The stylish Sal
In addition to the sexist and hurtful beginnings Peggy has at the Sterling-Cooper office, the viewer is also introduced to another aspect of the historic, yet identifiable past: closeted male homosexuality, in the character of Sal. Unlike Peggy’s character who the audience meets by her interactions with other, more dominant characters, Sal is introduced as autonomous and confident as he himself is an executive along the lines of the other men in the show. Though not as young as the men in the elevator with Peggy, Sal is barely into middle age and still shows signs of spunk and excitement for his work as art director. Sal’s first meeting with the audience takes place when he enters Don’s office to discuss artwork for the upcoming Lucky Strike campaign for which they are at a loss for words. Sal is immediately coded as a gay man to a modern audience: his mannerisms, speech, and popular culture references are all culturally encrypted with markers of flamboyance, plus given the audience’s cultural assumptions about the time period and homosexuality, the show is able to insert such a character with no problem.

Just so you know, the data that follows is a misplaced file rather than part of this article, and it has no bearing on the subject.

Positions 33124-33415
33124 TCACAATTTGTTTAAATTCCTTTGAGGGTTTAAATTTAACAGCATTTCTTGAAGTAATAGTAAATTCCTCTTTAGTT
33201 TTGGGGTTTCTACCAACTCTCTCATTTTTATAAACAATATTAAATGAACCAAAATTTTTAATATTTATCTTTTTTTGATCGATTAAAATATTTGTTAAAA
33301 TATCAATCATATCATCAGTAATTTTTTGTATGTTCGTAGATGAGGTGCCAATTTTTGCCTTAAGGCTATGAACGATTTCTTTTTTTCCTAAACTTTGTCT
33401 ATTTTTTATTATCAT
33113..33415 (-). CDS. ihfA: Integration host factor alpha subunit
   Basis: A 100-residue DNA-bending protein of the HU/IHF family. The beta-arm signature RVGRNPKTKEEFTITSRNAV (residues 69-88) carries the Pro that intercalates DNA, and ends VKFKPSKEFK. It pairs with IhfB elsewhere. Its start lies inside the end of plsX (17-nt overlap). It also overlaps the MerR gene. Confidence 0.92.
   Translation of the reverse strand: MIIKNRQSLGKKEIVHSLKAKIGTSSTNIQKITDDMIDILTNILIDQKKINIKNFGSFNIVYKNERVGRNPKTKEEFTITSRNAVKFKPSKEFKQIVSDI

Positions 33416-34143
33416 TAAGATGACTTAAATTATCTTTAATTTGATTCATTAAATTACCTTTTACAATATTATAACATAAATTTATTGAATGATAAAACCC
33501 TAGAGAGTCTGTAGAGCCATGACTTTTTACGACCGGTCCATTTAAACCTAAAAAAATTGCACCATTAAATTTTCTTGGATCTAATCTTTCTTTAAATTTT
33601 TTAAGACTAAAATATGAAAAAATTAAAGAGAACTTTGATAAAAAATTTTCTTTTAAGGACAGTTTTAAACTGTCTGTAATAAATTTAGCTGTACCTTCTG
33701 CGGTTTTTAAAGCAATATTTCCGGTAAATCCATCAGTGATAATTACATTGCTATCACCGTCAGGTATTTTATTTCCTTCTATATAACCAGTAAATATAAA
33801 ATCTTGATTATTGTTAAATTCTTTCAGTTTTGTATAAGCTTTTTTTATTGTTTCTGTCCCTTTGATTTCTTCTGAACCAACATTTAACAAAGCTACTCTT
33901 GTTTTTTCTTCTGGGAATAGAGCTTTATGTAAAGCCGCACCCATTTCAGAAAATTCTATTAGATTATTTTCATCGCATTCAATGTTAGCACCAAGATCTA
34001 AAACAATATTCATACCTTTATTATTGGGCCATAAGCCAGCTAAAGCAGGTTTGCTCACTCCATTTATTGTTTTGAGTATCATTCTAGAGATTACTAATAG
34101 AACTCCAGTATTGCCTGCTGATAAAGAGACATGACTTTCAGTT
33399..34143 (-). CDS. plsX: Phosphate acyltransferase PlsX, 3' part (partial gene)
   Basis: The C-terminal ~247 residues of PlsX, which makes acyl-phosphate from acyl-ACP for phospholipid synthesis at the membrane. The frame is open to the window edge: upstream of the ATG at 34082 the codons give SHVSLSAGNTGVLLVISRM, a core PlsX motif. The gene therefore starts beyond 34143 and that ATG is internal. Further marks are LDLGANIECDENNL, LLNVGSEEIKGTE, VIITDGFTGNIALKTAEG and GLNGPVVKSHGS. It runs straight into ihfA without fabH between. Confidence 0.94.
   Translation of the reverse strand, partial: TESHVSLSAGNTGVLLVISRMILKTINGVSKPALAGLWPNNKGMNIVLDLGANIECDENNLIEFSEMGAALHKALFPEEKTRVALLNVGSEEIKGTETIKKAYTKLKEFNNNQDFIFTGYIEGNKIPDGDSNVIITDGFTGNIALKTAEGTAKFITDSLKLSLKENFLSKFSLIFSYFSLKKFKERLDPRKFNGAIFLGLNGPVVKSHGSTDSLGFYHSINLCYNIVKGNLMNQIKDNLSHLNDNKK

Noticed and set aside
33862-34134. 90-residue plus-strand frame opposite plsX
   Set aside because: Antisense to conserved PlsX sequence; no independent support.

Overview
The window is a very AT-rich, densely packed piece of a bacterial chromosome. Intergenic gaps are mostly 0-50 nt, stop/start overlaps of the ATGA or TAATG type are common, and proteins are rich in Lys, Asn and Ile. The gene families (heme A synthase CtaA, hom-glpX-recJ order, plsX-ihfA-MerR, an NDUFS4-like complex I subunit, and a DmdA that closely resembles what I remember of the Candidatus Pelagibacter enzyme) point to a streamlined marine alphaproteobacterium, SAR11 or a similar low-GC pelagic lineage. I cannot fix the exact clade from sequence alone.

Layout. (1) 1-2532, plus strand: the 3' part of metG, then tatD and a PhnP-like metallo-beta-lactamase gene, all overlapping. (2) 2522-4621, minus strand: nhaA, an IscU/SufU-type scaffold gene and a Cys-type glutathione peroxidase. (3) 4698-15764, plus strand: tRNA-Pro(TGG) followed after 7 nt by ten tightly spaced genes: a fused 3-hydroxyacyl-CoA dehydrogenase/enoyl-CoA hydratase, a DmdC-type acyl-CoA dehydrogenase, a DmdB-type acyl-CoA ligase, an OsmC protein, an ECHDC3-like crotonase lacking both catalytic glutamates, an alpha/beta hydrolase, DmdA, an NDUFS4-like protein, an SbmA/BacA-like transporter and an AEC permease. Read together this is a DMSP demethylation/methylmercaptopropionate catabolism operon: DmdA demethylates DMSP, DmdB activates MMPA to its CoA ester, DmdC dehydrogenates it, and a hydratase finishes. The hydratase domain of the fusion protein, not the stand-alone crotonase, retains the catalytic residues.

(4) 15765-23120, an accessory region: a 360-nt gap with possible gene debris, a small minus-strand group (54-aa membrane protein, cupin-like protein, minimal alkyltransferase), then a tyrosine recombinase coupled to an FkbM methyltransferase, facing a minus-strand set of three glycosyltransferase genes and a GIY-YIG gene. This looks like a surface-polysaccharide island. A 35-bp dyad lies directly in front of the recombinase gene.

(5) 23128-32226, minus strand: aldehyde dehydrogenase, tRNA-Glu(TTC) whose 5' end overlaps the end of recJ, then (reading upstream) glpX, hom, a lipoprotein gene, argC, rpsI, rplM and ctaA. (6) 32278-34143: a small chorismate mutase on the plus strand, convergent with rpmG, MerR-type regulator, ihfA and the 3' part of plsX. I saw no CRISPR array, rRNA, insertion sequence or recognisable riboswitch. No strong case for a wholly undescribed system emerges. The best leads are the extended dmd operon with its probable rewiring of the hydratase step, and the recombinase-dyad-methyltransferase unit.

The artwork he brings for the campaign features a shirtless man (a drawing of Sal’s attractive neighbor, who Sal says posed for the picture), to which Don replies that the client would like“sex appeal” in the form of a girl in a bikini. Sal laughs and says he loves his work, implying a desire to pass as straight, at least on the business level. Later in the scene along the same lines, when discussing the possibility of attending a bachelor party with strippers he says, “If a girl is going to shake it in my face I want to be alone so I can do something about it.” In addition, when confronted with the concept of death drive and secret desires by the psychologist who visits to present information on cigarette advertising, Sal looks straight at the camera and scoffs in disbelief, saying, “So, people are living one way and secretly thinking another way, ridiculous.” In many ways the modern viewer desires to save Sal from a life of closeted misery. One of the first feelings the viewer has for Sal is affection, and a hope that in the show’s run he will have the courage and ability to live openly as a gay man.
Sal’s depiction on screen closely resembles “what we might call a trauma of queer spectatorship—most often articulated as an isolated and uninformed viewing of negative images of homosexuality” (15). However, given this “trauma of queer spectatorship”, we must avoid burying circumstances like Sal’s as only a part of a distant, no longer relevant past because such a reading does not allow for the possibility others in our own world may be suffering in similar ways.
The bachelor party